Every once in a while the Geometric Brownian motion (GBM) breaks down due to the problem with Euler scheme in implementing a stochastic differential equation. Spurious paths are those Monte Carlo paths which cross zero!

We have talked about this problem in a separate article in some detail and discussed why a GBM breaks down when the stochastic differential equation of a GBM is implemented in a finite difference scheme. For certain values of absurdly high volatilities the GBM gives negative values of the asset prices.

A GBM should never cross zero and in fact should not even come close to zero. But for some values of random numbers it will. Why?

Take the stochastic differential equation (SDE) of a GBM:

In the above, is the Weiner Process and is the stochastic asset price. The Euler scheme for the above SDE that transforms it into a difference equation is:

Here, is a random normal number, i.e. . This scheme will converge to the mathematically correct description of GBM only in the limiting case of becoming infinitesimally small, i.e. . But if the time slices are finite, i.e. if are small, but finite such as one month, one week, one day, one hour, etc. then depending on the parameters one can always draw a random normal number, , such that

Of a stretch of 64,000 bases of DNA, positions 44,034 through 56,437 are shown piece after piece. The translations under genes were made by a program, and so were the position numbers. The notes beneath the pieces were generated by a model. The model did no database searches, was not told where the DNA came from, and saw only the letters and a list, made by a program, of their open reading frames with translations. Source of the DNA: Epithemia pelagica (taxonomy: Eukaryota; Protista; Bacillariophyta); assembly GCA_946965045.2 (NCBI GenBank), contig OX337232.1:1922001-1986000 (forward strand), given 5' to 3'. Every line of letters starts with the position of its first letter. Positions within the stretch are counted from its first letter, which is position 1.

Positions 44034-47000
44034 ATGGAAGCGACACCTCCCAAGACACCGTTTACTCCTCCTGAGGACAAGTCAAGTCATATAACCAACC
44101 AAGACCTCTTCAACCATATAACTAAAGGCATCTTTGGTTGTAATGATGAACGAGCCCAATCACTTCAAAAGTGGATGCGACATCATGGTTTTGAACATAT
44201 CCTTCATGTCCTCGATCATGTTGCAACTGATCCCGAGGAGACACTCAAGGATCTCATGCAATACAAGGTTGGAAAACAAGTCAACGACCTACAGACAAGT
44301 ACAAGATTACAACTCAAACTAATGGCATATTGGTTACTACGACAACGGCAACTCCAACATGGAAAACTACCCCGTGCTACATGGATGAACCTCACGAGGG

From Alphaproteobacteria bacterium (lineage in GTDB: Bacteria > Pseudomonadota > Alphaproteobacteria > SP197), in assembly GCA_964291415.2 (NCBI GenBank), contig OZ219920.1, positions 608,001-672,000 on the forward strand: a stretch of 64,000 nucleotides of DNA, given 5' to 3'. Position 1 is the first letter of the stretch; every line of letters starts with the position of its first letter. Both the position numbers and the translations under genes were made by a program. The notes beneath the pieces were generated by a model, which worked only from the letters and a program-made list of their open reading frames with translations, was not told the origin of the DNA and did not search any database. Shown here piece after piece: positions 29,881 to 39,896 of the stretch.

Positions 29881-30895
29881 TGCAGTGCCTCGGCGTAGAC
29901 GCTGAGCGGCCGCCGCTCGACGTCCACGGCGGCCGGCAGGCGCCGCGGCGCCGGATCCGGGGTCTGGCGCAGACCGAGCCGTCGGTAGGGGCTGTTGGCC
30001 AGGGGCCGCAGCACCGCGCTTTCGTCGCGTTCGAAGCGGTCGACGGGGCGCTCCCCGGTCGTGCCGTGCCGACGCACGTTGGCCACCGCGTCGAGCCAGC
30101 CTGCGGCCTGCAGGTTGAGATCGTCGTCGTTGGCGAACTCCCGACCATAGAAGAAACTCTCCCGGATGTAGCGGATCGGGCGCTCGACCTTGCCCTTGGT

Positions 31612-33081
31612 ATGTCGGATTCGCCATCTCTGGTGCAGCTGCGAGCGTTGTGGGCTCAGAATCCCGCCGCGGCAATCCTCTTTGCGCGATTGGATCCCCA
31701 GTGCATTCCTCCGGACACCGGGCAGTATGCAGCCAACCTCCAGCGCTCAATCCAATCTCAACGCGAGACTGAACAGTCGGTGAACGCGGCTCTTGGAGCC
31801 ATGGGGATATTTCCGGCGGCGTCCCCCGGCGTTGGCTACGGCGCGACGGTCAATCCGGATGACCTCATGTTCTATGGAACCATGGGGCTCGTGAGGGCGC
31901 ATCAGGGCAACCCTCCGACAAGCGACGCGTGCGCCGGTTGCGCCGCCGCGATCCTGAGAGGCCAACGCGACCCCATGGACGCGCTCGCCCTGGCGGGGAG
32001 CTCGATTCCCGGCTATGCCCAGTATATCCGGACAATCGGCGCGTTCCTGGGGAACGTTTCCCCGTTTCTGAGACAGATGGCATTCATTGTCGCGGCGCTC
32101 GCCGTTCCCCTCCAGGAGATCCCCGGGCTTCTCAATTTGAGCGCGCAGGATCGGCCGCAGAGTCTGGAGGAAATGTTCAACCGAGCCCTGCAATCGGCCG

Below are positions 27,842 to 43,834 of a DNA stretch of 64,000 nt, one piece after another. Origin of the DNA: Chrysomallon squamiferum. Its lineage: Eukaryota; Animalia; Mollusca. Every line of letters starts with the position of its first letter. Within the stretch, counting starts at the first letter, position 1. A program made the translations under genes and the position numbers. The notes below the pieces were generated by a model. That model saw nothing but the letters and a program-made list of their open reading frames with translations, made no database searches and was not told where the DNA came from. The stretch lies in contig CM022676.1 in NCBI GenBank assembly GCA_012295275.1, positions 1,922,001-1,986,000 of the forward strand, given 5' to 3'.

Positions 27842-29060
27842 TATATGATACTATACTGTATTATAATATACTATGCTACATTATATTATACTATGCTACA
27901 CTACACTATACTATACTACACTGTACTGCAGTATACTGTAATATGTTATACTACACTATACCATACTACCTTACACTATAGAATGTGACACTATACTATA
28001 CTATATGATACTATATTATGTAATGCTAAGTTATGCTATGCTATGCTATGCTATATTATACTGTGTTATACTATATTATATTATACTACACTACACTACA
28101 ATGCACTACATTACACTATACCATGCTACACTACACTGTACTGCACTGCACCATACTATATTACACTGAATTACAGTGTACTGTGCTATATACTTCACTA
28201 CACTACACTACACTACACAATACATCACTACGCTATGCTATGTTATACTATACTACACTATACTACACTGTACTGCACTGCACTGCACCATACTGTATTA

There is a small but a finite probability of the above happening. In fact, if the time slice is finite, then it is only a matter of time when the above will happen, i.e. the random normal number, , drawn will be less then the expression on the right hand side. And if that happens then the value of will become negative!

Such a path where the asset price becomes negative is called a spurious path. One can easily test the above using an Excel spreadsheet and running a very large number of iterations with sufficiently big time slice, i.e. and reasonably large values of drift and volatility.

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